Security Researchers Discover New Bleichenbacher TLS 1.3 Encryption Threat Vector

Is your data secure? Researchers recently discovered a new variation of the Bleichenbacher oracle attack that could threaten TLS 1.3 encryption. Seven researchers discovered that OpenSSL, Amazon s2n, MbedTLS, Apple CoreTLS, Mozilla NSS, WolfSSL, and GnuTLS utilized TLS protocols vulnerable to attacks. Google's new QUIC encryption protocol proved to be in danger as well. Their findings were published this past November in an article entitled, “The 9 Lives of Bleichenbacher's CAT: New Cache ATtacks on TLS Implementations”. 

Transport Layer Security (TLS) is a cryptographic protocol that provides end-to-end security over a computer network. It is commonly used in email, instant messaging, and web browsing applications. Before a client and server can begin safely exchanging information through a TLS, they must decide on an encryption key.

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The Rivest, Shamir, and Adelman (RSA) algorithm is one way to encrypt and decrypt messages. RSA is an asymmetric algorithm, which means that it uses two different public and private keys or pieces of information that can encrypt and decrypt data.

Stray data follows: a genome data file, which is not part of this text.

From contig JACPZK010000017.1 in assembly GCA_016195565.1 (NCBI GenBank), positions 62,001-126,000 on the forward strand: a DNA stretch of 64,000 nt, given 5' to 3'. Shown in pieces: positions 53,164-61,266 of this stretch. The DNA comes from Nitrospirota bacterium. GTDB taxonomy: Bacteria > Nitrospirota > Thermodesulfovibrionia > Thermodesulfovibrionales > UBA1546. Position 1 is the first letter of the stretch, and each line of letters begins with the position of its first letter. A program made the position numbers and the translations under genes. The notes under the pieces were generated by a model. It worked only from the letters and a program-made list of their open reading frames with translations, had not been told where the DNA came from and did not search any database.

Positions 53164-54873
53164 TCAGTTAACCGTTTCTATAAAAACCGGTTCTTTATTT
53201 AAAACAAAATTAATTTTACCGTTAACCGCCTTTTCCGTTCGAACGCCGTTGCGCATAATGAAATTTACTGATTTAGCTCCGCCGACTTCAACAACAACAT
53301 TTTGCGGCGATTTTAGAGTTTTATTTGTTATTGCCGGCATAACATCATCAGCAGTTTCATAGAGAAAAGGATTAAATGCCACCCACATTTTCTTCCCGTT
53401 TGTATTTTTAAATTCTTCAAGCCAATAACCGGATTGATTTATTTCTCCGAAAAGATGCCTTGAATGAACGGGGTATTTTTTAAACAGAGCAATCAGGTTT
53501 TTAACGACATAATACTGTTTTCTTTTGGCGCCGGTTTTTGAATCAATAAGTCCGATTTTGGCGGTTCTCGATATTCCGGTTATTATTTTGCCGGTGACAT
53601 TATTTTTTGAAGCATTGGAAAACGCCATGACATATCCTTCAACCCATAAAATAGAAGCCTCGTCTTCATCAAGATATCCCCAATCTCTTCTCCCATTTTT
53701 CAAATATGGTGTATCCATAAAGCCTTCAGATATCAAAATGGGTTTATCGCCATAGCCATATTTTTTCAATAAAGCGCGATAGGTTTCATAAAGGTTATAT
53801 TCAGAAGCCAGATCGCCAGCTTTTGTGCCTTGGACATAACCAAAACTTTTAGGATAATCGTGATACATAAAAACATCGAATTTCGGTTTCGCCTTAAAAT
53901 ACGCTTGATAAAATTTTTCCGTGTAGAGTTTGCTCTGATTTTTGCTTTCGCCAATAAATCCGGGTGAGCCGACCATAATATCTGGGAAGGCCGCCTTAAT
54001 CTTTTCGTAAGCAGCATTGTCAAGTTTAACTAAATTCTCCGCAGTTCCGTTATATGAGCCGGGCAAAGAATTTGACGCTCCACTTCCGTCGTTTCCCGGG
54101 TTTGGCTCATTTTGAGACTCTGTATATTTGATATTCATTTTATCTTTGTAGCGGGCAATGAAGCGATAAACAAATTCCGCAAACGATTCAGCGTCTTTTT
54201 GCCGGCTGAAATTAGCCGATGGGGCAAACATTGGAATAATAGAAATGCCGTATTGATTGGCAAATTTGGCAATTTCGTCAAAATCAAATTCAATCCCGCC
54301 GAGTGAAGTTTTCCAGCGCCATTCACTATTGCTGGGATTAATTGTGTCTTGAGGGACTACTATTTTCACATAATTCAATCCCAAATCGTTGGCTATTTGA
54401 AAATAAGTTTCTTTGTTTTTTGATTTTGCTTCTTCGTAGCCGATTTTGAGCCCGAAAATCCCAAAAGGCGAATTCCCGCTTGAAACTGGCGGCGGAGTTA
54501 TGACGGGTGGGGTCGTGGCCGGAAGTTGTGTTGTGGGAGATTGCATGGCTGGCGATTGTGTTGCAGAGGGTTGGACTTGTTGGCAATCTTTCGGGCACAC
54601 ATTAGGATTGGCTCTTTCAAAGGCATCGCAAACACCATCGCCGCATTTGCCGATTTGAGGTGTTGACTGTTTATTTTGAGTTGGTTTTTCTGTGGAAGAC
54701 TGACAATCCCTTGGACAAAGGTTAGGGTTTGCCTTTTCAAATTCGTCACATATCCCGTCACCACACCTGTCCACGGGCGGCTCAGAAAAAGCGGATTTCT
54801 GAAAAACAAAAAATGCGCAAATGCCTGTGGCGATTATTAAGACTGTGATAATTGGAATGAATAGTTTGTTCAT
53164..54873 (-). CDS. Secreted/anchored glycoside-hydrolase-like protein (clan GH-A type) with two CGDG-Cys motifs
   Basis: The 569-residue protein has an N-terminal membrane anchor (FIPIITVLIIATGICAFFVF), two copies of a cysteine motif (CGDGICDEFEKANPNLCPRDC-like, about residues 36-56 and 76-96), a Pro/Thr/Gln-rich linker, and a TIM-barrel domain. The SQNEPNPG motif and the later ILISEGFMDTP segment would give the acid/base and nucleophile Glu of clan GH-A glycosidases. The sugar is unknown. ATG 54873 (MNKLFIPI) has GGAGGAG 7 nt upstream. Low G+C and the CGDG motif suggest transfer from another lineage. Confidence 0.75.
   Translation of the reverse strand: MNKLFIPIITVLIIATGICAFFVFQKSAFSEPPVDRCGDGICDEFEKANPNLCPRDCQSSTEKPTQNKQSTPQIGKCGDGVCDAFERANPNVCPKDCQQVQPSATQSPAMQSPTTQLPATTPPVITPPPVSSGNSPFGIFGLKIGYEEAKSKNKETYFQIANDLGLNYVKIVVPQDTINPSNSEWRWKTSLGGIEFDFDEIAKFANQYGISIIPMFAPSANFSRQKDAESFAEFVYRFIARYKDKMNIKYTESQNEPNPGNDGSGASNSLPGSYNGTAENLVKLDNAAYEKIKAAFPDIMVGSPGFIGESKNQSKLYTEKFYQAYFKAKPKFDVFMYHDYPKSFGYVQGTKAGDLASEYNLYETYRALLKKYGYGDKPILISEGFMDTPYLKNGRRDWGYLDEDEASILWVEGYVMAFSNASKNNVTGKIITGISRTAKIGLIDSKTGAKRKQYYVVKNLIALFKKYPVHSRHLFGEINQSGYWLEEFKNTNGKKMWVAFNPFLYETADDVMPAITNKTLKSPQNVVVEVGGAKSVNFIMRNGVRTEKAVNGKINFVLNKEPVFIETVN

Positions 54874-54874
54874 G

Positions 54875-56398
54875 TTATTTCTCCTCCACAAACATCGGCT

In 1998 Swiss cryptographer Dr. Daniel Bleichenbacher was able to decrypt a RSA encrypted message with the help of the Public-Key Cryptography Standards (PKCS) #1 function. The Bleichenbacher attack or “million message attack” essentially sent millions of ciphertexts to the decryption device.

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Here is where TLS 1.3 can run into issues. TLS encryption authors have merely made it more difficult to guess the RSA decryption keys instead of choosing a different method. Furthermore, these countermeasures are often very complex and therefore not always perfectly, or legally, implemented. These mistakes have opened up TLS connections to variations of the Bleichenbacher attack. The researchers noted that their attack used a “side-channel leak via cache access timings of these implementations in order to break the RSA key exchanges of TLS implementations.”

At least ten variations of the Bleichenbacher attack have been developed over the past twenty years. About a year ago, researchers discovered a vulnerability that put websites such as Facebook and PayPal at risk. Developers are slowly moving away from the RSA algorithm, but is still remains a popular way to encrypt and decrypt messages.